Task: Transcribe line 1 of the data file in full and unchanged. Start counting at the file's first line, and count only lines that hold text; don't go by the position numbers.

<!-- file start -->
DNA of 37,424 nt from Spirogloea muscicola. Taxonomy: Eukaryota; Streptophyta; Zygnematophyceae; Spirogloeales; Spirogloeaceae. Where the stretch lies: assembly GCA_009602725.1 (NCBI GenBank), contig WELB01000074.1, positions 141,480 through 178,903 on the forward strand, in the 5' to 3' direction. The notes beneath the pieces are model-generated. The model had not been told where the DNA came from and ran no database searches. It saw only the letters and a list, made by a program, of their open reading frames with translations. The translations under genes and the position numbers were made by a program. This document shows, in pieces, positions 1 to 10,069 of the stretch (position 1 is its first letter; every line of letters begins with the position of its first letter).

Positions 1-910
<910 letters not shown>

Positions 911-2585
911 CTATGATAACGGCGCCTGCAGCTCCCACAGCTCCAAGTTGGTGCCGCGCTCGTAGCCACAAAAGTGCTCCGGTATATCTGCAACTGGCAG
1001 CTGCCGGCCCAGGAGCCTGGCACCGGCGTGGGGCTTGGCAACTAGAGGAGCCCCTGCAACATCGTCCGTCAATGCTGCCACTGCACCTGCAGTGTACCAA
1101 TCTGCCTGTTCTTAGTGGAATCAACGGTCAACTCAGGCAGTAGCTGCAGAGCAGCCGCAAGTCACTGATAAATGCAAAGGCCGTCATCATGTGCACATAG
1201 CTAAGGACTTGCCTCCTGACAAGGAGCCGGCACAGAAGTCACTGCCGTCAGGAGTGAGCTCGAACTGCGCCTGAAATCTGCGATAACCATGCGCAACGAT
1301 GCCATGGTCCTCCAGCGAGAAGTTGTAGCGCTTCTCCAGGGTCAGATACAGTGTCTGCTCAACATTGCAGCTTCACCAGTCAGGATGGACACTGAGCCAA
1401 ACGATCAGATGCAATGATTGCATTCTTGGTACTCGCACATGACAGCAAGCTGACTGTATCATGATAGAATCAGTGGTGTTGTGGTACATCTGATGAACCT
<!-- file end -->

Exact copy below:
DNA of 37,424 nt from Spirogloea muscicola. Taxonomy: Eukaryota; Streptophyta; Zygnematophyceae; Spirogloeales; Spirogloeaceae. Where the stretch lies: assembly GCA_009602725.1 (NCBI GenBank), contig WELB01000074.1, positions 141,480 through 178,903 on the forward strand, in the 5' to 3' direction. The notes beneath the pieces are model-generated. The model had not been told where the DNA came from and ran no database searches. It saw only the letters and a list, made by a program, of their open reading frames with translations. The translations under genes and the position numbers were made by a program. This document shows, in pieces, positions 1 to 10,069 of the stretch (position 1 is its first letter; every line of letters begins with the position of its first letter).